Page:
Mystical Applications and Nationalist Identities in Modern/Contemporary Taiwanese Art

Key information

5:00 pm to 7:00 pm
Main Building, SOAS University of London, 10 Thornhaugh St, London WC1H 0XG

About this event

The presentation examines the evolving role of mysticism in Taiwanese art across decades, initially tied to local identity and now addressing global issues.

In Tess Thackara's article 'Why Shamanic Practices Are Experiencing a Resurgence in Contemporary Art,' she posits a shamanic turn in the global art arena, a trend that intriguingly extends to Taiwan in an affirmative yet nuanced manner. Over the past decade, a growing number of Taiwanese artists and curators have indeed integrated mystical elements into their artworks and exhibitions, although the roots of this practice can be traced back to the 1960s.

The presentation explores this integration across three key historical periods, illustrating how mysticism and identity are inextricably linked. During the 1960s and 1970s, influenced by abstract impressionism and primitivism, artists employed mysticism—or art critics interpreted such employments—as a means to engage with Western ideas, while simultaneously affirming a predominantly Eastern or Chinese identity.

Advancing to the 1980s and 1990s, a period of significant social and political change in Taiwan, mysticism sourced from folk religions became instrumental for artists in representing Taiwanese identity and reflecting societal and political concerns. In the current era, extending beyond the 2010s, mysticism has evolved as a lens through which artists address global issues like environmentalism, feminism, and post-colonialism.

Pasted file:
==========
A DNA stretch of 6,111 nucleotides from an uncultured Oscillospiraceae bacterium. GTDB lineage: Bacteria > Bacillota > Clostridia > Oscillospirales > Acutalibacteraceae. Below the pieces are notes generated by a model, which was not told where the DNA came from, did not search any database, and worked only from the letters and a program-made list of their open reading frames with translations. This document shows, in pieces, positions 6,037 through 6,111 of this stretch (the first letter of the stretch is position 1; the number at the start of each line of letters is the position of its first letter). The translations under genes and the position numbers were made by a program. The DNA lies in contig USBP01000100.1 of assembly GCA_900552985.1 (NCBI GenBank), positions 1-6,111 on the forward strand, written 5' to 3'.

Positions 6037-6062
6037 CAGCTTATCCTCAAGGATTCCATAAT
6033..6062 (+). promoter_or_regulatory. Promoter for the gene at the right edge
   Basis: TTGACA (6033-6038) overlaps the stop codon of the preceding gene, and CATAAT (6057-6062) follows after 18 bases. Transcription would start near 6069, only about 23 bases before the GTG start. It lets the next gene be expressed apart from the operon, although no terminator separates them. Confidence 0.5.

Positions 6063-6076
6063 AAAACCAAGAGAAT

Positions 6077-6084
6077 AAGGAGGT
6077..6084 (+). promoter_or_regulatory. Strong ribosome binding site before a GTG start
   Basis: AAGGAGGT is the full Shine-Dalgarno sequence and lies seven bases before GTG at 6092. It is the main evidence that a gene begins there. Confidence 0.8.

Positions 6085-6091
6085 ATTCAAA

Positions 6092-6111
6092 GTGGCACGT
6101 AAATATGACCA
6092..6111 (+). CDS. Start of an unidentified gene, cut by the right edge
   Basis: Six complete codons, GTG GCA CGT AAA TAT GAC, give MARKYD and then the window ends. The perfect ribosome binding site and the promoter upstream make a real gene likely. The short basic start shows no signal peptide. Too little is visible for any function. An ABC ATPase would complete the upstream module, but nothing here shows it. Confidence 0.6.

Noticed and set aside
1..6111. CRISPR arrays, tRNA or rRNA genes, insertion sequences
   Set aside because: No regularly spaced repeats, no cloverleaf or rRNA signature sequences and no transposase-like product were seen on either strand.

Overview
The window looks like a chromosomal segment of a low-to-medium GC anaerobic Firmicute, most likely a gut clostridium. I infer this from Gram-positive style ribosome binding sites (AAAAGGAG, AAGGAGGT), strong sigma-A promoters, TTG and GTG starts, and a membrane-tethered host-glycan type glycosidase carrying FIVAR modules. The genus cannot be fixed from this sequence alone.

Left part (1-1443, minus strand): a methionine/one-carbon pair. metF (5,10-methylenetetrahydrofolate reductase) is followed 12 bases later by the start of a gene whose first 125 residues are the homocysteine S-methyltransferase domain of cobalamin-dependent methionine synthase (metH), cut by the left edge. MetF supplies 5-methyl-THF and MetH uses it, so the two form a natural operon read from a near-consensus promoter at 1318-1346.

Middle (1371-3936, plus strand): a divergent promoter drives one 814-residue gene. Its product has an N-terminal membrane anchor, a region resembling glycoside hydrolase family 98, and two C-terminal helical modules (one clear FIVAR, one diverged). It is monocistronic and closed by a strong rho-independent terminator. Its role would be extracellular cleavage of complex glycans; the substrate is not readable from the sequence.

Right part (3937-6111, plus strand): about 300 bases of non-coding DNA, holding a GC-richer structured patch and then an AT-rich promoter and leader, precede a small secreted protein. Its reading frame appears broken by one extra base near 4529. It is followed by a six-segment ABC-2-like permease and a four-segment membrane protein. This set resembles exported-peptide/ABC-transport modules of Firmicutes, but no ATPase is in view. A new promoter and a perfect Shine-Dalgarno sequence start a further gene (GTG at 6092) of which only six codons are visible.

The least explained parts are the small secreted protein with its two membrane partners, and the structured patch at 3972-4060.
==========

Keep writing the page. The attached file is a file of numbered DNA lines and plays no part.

This shift indicates a transformation from a local nationalist focus to an active engagement in a broader, global discourse. The presentation will feature various illuminating case studies, highlighting the unique artistic expressions across these periods and elucidating the complex relationship between mysticism and identity in modern Taiwanese art.

This event is open to public and no need for registration.

Meet the speaker

Feng-yi Chu is an accomplished scholar with a PhD in Asian and Middle Eastern Studies from the University of Oxford, where he concentrated on theories concerning identity, nationalism, social discourses, and political ideologies. He has an impressive academic background, having served as the programme convener for the Taiwan Studies Programme at St Anthony's College, University of Oxford, and as a postdoctoral researcher at the Institute of Sociology, Academia Sinica in Taiwan.

Currently, he operates as an independent curator, researcher, and art critic. His interests primarily lie at the intersection of mysticism and technology in contemporary art. His recent curatorial undertakings include the exhibitions "Relocating Divinity" in 2019, "Zoo of Inverted Forms" as a collateral exhibition for the 2020 Taiwan Biennial, "Dear Block Chen" in 2021, and "Nostalgia Is a Waving Flag" in 2022.